Initiative 1433 is likely going to be on the ballot this fall, YOU the voter will decide if WA will raise it's minimum wage statewide to $15 by 2020. But there's another requirement that would go into effect that could cripple or shut down small businesses, especially those who employ small levels of staff and workers.

There are literally hundreds of firms that would not only have to bear the brunt of raising minimum wages substantially, but also be faced with staggering sick leave costs.

A group called Raise Up Washington, the same people who orchestrated the West side fast food strikes and helped get the $15 wage passed in Seattle and the City of Sea-Tac, are behind this initiative. They're pushing it as an equality measure, making it possible for minimum wage workers to 'survive' financially.

However, the plan also would require businesses to offer up to 12 days of paid sick leave.  Now before you think opposing that is inhuman or insensitive, the financial cost must be considered.

Virtually all minimum wage jobs do not have such compensation. If you're ill and miss a day or three, you just lose out on wages. But by forcing employers to offer paid sick leave, it would add a financial burden most could not pay. According to the Association of Washington Business, many small employers would be significantly affected. From a statement released Friday by the Association:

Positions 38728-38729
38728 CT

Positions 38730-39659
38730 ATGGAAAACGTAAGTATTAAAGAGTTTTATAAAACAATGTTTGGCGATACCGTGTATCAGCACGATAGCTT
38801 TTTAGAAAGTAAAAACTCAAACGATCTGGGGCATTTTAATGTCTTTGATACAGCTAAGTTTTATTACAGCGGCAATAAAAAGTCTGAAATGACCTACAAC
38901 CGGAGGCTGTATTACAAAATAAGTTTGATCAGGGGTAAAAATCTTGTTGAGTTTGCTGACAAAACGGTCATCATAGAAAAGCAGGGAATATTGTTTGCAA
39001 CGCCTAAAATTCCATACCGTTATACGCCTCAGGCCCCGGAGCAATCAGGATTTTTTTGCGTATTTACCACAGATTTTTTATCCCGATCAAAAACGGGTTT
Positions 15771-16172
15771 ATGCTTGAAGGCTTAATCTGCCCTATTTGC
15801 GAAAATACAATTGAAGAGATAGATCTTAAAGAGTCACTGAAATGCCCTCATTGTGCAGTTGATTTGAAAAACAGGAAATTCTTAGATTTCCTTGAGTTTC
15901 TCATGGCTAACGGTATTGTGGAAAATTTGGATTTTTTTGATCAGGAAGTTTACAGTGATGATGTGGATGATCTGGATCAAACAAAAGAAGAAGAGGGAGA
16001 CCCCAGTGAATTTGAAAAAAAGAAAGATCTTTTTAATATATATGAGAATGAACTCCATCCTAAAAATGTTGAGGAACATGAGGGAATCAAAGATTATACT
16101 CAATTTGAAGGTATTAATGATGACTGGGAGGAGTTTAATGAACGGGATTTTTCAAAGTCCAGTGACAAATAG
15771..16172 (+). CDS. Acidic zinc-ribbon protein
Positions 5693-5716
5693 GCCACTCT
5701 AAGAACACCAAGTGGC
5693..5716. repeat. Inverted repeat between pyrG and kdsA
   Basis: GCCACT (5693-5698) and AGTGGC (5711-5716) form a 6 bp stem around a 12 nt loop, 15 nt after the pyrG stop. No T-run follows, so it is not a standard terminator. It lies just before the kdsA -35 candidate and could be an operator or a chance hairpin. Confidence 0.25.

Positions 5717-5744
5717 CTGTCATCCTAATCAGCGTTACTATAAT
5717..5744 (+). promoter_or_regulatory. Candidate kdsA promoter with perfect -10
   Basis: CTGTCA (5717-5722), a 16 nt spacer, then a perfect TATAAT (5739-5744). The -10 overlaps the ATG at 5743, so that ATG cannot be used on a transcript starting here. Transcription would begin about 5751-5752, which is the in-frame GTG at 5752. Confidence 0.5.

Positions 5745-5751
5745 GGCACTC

"I-1433 would raise the minimum wage from $9.47 to $11 beginning Jan. 1, and require employers to provide up to 12 days of paid sick-leave. The combined impact of those requirements — instituted at once — would be a costly shock wave to small employers."

The Association warns that a number of unintended consequences will result from not only the minimum wage hike, but the sick leave costs as well. They say in order to stay financially solvent, or even stay in business, companies will have to scale back on labor costs.  Namely, cutting workers, not hiring new workers, and fewer entry level jobs for younger workers will result.

The impact of the $15 minimum wage has already been felt in San Francisco and Seattle.  As of last year, at least 8 large, popular restaurants in the Downtown District alone have closed, or are planning to, because owners see the writing on the wall. Many are getting out while they can still afford it. In Seattle, at least four popular restaurants have shuttered their doors since the wage began to rise in April 2015.

According to many business experts, the food service industry will be particularly hit, as at least 36% of their expenses come directly from human labor costs, paying and taking care of workers.

The bulk of the support for I-1433 is coming from the fast food industry.

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